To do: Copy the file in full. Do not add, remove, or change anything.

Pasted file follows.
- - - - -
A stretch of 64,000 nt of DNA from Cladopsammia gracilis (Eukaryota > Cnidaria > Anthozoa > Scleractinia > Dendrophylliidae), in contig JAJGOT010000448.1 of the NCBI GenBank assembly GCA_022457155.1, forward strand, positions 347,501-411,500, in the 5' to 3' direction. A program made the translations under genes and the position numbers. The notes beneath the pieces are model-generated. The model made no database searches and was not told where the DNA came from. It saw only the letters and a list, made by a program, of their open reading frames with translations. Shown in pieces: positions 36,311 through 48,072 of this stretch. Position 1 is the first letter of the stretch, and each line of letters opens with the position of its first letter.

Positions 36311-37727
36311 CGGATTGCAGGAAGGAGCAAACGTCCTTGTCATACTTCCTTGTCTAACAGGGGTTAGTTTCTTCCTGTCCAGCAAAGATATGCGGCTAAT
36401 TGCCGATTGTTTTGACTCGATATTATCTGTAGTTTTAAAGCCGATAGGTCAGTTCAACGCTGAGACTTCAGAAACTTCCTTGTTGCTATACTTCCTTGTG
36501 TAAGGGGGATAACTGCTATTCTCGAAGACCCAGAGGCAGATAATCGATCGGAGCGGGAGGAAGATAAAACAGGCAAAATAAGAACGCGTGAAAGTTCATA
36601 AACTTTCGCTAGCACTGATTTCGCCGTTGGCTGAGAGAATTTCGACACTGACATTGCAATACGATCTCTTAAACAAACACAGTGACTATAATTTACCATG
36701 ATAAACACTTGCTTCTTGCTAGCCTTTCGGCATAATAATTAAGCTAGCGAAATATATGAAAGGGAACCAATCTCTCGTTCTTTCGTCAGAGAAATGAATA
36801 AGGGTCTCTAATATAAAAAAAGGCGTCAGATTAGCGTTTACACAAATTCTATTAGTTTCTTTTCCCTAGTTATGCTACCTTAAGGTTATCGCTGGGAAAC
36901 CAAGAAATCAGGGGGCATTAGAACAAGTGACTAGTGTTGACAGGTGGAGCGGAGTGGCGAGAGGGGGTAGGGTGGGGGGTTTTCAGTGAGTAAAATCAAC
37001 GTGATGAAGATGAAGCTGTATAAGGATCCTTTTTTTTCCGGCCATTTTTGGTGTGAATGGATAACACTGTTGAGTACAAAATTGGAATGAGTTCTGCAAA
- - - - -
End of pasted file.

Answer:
A stretch of 64,000 nt of DNA from Cladopsammia gracilis (Eukaryota > Cnidaria > Anthozoa > Scleractinia > Dendrophylliidae), in contig JAJGOT010000448.1 of the NCBI GenBank assembly GCA_022457155.1, forward strand, positions 347,501-411,500, in the 5' to 3' direction. A program made the translations under genes and the position numbers. The notes beneath the pieces are model-generated. The model made no database searches and was not told where the DNA came from. It saw only the letters and a list, made by a program, of their open reading frames with translations. Shown in pieces: positions 36,311 through 48,072 of this stretch. Position 1 is the first letter of the stretch, and each line of letters opens with the position of its first letter.

Positions 36311-37727
36311 CGGATTGCAGGAAGGAGCAAACGTCCTTGTCATACTTCCTTGTCTAACAGGGGTTAGTTTCTTCCTGTCCAGCAAAGATATGCGGCTAAT
36401 TGCCGATTGTTTTGACTCGATATTATCTGTAGTTTTAAAGCCGATAGGTCAGTTCAACGCTGAGACTTCAGAAACTTCCTTGTTGCTATACTTCCTTGTG
36501 TAAGGGGGATAACTGCTATTCTCGAAGACCCAGAGGCAGATAATCGATCGGAGCGGGAGGAAGATAAAACAGGCAAAATAAGAACGCGTGAAAGTTCATA
36601 AACTTTCGCTAGCACTGATTTCGCCGTTGGCTGAGAGAATTTCGACACTGACATTGCAATACGATCTCTTAAACAAACACAGTGACTATAATTTACCATG
36701 ATAAACACTTGCTTCTTGCTAGCCTTTCGGCATAATAATTAAGCTAGCGAAATATATGAAAGGGAACCAATCTCTCGTTCTTTCGTCAGAGAAATGAATA
36801 AGGGTCTCTAATATAAAAAAAGGCGTCAGATTAGCGTTTACACAAATTCTATTAGTTTCTTTTCCCTAGTTATGCTACCTTAAGGTTATCGCTGGGAAAC
36901 CAAGAAATCAGGGGGCATTAGAACAAGTGACTAGTGTTGACAGGTGGAGCGGAGTGGCGAGAGGGGGTAGGGTGGGGGGTTTTCAGTGAGTAAAATCAAC
37001 GTGATGAAGATGAAGCTGTATAAGGATCCTTTTTTTTCCGGCCATTTTTGGTGTGAATGGATAACACTGTTGAGTACAAAATTGGAATGAGTTCTGCAAA